The plummet in gold prices has been a big story over the last day or so, and today's dead cat bounce in the market has been accompanied by an equally inevitable backlash from economists and commenters. Apparently the doom-mongers have been reading far too much into the drop in prices, and it's time for a reality check. Here, for example, is Monument Securities' Stephen Lewis (my emphasis):
When a price slides as that of gold has in recent days it pays not to draw too firm a conclusion regarding the fundamental significance of the movement. When the fundamentals change as, for example, when economic growth picks up or inflation subsides, the process is usually gradual. To be sure, investors may not notice what is happening until a signal event reveals the truth, but more often than not the market response to changes in fundamental economic conditions is also gradual rather than precipitous. There has been no striking event or statement in the past few days such as might give convincing grounds for investors to abandon gold in favour of growth-correlated assets. Consequently, attempts to spin the gold price collapse as an indication that investors are piling in behind the view that prospects for global growth and for the US dollar have brightened are lacking in credibility. More likely, gold's slide reflects factors internal to that market, amplified perhaps in the conditions of heightened market liquidity, and volatility, that central bank asset purchases have created.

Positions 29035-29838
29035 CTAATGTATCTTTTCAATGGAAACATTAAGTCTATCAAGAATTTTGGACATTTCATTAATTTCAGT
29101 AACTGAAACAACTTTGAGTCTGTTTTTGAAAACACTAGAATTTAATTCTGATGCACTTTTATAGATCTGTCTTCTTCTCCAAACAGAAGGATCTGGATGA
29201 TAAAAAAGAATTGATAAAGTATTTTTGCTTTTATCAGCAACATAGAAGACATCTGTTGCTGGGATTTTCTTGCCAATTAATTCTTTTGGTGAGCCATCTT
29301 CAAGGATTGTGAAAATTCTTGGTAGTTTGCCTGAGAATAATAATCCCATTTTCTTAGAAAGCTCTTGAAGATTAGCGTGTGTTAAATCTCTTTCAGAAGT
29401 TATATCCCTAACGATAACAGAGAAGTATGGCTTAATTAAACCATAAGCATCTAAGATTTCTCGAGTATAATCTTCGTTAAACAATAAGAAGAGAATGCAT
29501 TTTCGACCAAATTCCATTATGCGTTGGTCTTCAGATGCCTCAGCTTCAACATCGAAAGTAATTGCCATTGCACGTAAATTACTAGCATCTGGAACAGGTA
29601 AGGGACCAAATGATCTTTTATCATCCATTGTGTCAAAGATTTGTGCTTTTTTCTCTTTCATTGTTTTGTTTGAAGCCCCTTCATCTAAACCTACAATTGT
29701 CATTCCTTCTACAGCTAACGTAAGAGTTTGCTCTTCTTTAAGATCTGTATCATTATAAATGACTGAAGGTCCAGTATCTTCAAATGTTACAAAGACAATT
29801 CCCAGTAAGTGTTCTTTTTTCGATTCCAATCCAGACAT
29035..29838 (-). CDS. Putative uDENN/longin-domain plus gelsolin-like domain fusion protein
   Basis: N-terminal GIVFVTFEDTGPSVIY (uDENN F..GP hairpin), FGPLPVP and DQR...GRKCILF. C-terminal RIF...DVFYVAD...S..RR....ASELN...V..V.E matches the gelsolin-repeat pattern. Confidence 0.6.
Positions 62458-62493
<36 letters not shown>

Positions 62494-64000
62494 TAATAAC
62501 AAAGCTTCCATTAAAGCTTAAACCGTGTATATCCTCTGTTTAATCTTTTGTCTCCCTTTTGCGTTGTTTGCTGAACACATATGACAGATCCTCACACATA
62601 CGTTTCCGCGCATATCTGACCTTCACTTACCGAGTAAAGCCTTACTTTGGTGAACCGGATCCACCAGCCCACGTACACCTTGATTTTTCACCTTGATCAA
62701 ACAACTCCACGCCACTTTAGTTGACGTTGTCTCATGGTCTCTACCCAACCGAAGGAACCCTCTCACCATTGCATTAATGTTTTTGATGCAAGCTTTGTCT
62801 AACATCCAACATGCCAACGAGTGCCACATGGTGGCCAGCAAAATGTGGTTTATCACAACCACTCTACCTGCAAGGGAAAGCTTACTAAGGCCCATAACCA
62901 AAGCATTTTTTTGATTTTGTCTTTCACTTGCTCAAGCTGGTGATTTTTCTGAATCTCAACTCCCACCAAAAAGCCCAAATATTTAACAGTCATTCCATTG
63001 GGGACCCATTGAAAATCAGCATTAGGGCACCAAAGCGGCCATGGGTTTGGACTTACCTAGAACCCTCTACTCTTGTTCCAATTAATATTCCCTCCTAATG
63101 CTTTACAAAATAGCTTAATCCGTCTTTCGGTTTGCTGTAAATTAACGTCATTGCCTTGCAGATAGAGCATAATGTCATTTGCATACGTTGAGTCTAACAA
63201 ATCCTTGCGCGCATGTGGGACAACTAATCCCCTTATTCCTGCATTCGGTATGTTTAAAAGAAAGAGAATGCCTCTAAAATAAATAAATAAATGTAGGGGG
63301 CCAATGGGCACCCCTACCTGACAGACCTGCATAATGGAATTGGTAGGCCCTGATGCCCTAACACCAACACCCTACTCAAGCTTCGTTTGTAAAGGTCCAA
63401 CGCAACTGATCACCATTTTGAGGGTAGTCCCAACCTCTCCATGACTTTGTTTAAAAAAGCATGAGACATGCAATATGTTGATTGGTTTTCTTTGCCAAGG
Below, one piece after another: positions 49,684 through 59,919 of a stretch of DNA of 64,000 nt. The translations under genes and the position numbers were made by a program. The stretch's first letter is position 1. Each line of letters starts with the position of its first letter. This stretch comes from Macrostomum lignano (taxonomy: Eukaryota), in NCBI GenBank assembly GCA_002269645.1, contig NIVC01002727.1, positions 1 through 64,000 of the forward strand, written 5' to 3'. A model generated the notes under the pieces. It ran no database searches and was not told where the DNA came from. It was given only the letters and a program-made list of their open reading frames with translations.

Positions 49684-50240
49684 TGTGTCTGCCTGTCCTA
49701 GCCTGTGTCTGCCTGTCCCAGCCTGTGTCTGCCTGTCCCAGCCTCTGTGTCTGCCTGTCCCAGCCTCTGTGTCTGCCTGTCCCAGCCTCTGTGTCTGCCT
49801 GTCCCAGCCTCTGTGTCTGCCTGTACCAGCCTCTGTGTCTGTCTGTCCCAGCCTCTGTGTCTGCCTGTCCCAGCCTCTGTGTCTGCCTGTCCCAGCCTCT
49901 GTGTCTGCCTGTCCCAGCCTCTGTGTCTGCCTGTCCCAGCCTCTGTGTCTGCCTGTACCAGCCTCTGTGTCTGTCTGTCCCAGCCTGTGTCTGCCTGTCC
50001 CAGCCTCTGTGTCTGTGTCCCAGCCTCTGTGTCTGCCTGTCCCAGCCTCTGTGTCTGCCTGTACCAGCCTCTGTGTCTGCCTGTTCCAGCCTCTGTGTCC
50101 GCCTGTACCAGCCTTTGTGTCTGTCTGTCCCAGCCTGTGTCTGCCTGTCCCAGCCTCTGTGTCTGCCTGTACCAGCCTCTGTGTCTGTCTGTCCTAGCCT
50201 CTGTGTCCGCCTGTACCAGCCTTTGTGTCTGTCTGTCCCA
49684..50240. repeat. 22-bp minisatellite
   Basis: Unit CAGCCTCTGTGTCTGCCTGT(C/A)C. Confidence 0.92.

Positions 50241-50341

And here's Lars Christensen  with the same point in graph form:
The big story in the financial markets this week is the continued decline in commodity prices – particularly the drop in gold prices is getting a lot of attention.
The drop in commodity prices have led some people to speculate that this is an indication that the global economy is slowing. That may or may not be the case. However, as Scott Sumner like to remind us – we should never reason from a price change.
We have to remember that the price of commodities can drop for two reasons – either demand for commodities declined (that would be an indication that the global economy is slowing) or because of a positive supply shock (that on the other hand would be good news for the global economy).
The good news graph…
And the bad news graph…
This is not the place to speculate about whether we are in the “bad news” or the “good news”, but global markets are nonetheless telling us that this is not the time to panic – global stock prices have been trending upward, while commodity prices have been declining.
The point, says the Guardian's Nils Prately , is that gold moves to its own tune, and it's tune is at a very slow rhythm:
should we really be surprised that a 10-year bull market could be over? Gold has always run on long cycles, but a decade is still a very long time.